Children's hubs let the good times roll

Children's hubs let the good times roll

Karen Walker hangs out with Jayden-Paul Powley and Jade Wells at North Abingdon Children’s centre

Janet Law, above centre, reads to children at Slade and Headington Children’s Centre

First published in News Witney Gazette: Photograph of the Author by

THREE of Oxfordshire’s children’s centres have received their first ever Ofsted report, and the inspectors have hailed them a success.

Between them, Slade and Headington, Marston Northway and North Abingdon Children’s Centre see hundreds of families and young children each year.

The reports, which were all rated good overall, offer a snapshot of the communities the centres serve, as well as the work carried out under the children’s centre umbrella.

Activities have included volunteering schemes aimed at getting parents back into work, outreach with military families, and work with people suffering from postnatal depression or domestic abuse.

Slade and Headington Children’s Centre only moved into its new, purpose-built premises in Titup Hall Drive in June 2011, previously operating out of a temporary hut.

A quarter of families in the centre’s reach are on benefits, while 23 per cent of children in the area live in workless households.

And half are from non-white British backgrounds, with 20 different languages spoken by centre users. People from 66 different countries attend.

Ofsted inspector Christine Field said: “Since moving to its new building, the centre has refocused its efforts on providing a range of services that better meet the needs of families whose circumstances make them more vulnerable.”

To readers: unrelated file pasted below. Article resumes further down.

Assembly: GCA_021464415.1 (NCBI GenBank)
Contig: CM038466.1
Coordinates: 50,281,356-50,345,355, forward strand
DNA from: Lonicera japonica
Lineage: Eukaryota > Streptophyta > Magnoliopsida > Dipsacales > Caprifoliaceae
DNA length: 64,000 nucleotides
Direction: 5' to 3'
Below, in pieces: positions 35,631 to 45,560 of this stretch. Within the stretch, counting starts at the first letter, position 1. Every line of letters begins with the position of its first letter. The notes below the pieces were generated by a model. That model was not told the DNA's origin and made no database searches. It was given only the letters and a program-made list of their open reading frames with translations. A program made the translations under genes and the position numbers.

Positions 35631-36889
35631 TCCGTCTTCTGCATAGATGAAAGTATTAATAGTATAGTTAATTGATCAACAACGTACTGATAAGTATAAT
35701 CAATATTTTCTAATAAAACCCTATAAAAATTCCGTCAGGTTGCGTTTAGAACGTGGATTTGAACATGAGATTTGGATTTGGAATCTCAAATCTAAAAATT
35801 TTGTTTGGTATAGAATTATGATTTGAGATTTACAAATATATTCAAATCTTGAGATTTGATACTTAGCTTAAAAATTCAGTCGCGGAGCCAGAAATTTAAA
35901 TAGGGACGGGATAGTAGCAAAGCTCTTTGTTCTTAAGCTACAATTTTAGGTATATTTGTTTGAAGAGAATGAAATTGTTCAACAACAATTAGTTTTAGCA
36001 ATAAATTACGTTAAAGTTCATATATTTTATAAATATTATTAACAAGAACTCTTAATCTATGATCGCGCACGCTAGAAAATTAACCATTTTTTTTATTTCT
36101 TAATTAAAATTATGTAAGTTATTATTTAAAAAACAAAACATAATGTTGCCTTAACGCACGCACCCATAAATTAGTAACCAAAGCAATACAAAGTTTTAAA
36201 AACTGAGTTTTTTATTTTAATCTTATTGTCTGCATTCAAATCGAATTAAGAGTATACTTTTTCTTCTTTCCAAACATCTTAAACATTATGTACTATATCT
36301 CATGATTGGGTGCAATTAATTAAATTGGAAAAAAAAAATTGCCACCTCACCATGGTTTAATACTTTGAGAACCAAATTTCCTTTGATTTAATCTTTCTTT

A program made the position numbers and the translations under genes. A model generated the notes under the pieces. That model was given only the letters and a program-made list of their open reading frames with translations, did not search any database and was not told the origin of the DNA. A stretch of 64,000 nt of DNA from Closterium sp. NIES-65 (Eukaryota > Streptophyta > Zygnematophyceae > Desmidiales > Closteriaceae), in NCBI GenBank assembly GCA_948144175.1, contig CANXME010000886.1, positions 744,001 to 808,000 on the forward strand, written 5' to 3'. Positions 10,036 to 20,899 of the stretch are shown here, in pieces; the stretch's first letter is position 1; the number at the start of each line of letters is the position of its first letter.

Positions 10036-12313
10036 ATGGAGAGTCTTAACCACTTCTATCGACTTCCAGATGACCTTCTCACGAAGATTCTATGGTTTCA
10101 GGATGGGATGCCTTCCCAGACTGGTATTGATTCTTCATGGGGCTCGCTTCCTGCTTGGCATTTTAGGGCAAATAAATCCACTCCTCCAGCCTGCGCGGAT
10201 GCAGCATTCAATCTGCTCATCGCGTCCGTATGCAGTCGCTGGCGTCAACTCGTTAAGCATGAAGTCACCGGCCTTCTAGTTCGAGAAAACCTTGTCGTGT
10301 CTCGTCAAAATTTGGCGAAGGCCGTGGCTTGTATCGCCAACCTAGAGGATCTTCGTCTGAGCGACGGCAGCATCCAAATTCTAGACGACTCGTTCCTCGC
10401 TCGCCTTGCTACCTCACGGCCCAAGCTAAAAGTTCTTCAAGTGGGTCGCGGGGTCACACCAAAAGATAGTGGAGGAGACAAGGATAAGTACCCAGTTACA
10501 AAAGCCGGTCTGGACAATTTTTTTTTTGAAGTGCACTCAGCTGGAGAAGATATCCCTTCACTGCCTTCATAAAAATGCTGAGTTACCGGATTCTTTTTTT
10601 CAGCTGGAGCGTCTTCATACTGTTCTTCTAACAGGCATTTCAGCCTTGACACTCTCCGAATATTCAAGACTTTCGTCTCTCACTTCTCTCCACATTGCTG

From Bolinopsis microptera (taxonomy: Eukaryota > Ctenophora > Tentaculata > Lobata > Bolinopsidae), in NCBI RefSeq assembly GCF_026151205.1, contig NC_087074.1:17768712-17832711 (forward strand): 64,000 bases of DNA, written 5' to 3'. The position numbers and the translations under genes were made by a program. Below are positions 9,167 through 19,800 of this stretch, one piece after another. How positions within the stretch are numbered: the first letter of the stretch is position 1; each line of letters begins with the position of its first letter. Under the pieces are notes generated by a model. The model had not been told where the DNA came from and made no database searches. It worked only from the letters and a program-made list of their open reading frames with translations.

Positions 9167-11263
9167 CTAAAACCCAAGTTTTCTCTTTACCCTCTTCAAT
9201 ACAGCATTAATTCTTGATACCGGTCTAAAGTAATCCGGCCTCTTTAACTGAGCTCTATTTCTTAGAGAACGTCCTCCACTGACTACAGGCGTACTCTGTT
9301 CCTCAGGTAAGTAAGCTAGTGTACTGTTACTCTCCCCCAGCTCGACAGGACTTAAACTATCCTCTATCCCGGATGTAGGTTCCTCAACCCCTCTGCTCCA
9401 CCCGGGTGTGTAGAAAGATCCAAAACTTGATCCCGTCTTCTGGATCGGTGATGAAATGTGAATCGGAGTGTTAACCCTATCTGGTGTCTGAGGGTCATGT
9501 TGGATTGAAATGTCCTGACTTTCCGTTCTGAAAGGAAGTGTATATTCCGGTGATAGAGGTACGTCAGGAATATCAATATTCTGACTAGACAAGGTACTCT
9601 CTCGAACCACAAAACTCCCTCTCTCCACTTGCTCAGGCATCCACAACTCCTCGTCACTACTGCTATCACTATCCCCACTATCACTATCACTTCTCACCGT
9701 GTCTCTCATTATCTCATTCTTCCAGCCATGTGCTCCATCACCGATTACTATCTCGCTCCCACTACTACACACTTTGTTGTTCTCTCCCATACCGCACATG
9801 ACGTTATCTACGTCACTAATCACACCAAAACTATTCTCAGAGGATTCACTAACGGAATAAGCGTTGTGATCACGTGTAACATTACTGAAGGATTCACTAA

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Head of the children’s centre Janet Law said staff were “thrilled to bits” by the glowing report.

She said there were a number of groups which targeted different minority groups, including opportunities to chat and become familiar with the language.

And a volunteer project has been established which encourages unemployed parents to get back into work through volunteering.

Mum-of-two Simone James visits the centre three times a week, taking part in courses, volunteering and going to play sessions with 22-month-old son Isaiah. She said: “It has been absolutely brilliant.”

Marston Northway Children’s Centre, in Copse Lane, sees 435 families through its doors every year. Although it serves pockets of deprivation, the percentage of workless households and those claiming benefits – around 15 per cent of the 770 children in the centre’s reach – is lower than elsewhere in the city.

But more than one in five families consist of lone parents, and the centre sees a fluctuating population linked to the Oxford hospitals and universities.

Ofsted inspector Barbara Atcheson said the centre offered “good care, guidance and personalised support” in an inclusive environment. The centre was also praised from raising the number of families registered in the centre from 58 per cent of those living in the area last year to 75 per cent in 2012.

Centre manager Shilpa Bhatt said: “We are reaching most of our community but as with the nature of the area we are in, with the hospitals and universities, the community changes so we have to be mindful of that and identify any gaps.

“We are constantly looking at new groups we want to reach.”

North Abingdon Children’s Centre, on the site of Dunmore Primary School in Northcourt Road, serves a relatively affluent area with high employment rates.

Very few families using the centre are on benefits, and lone parents and teenage mothers are in the minority. There are a number of military families, based at Dalton Barracks , and sessions are run at the base to make sure services are accessible to those families.

Inspector Marion Wallace praised staff working together and pointed to rapidly improving outcomes for target groups including fathers, disabled children, lone parents and teenage mothers.

Centre manager Karen Walker said the fact that there were a smaller number of vulnerable families in the area made it all the more important to reach them.

She said: “If you are poor and you live in a relatively affluent area, everything is compounded.

“Whereas in a poor community support services will be there in higher numbers and you are all in it together, pulling together, you get isolation if you are a poorer family in a wealthy area.”

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